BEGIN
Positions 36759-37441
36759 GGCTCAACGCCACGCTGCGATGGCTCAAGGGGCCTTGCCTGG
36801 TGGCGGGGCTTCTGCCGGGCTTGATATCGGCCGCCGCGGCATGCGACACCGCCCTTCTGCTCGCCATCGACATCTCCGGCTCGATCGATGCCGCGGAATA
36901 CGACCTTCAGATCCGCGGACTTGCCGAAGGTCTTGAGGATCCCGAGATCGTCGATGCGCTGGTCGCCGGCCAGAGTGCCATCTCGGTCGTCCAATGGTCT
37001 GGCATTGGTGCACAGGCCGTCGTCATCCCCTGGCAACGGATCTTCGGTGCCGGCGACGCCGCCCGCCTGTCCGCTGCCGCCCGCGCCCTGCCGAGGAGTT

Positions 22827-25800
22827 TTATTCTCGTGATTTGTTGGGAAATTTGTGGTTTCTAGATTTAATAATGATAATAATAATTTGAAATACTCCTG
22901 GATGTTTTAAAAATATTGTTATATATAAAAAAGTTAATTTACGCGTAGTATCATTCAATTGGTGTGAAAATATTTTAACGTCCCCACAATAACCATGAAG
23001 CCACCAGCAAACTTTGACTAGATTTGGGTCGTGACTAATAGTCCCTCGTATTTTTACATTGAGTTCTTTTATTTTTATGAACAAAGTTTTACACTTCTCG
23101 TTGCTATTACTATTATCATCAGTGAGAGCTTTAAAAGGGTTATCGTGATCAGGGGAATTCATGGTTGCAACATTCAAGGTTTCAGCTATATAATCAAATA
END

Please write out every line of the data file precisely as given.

Positions 36759-37441
36759 GGCTCAACGCCACGCTGCGATGGCTCAAGGGGCCTTGCCTGG
36801 TGGCGGGGCTTCTGCCGGGCTTGATATCGGCCGCCGCGGCATGCGACACCGCCCTTCTGCTCGCCATCGACATCTCCGGCTCGATCGATGCCGCGGAATA
36901 CGACCTTCAGATCCGCGGACTTGCCGAAGGTCTTGAGGATCCCGAGATCGTCGATGCGCTGGTCGCCGGCCAGAGTGCCATCTCGGTCGTCCAATGGTCT
37001 GGCATTGGTGCACAGGCCGTCGTCATCCCCTGGCAACGGATCTTCGGTGCCGGCGACGCCGCCCGCCTGTCCGCTGCCGCCCGCGCCCTGCCGAGGAGTT

Positions 22827-25800
22827 TTATTCTCGTGATTTGTTGGGAAATTTGTGGTTTCTAGATTTAATAATGATAATAATAATTTGAAATACTCCTG
22901 GATGTTTTAAAAATATTGTTATATATAAAAAAGTTAATTTACGCGTAGTATCATTCAATTGGTGTGAAAATATTTTAACGTCCCCACAATAACCATGAAG
23001 CCACCAGCAAACTTTGACTAGATTTGGGTCGTGACTAATAGTCCCTCGTATTTTTACATTGAGTTCTTTTATTTTTATGAACAAAGTTTTACACTTCTCG
23101 TTGCTATTACTATTATCATCAGTGAGAGCTTTAAAAGGGTTATCGTGATCAGGGGAATTCATGGTTGCAACATTCAAGGTTTCAGCTATATAATCAAATA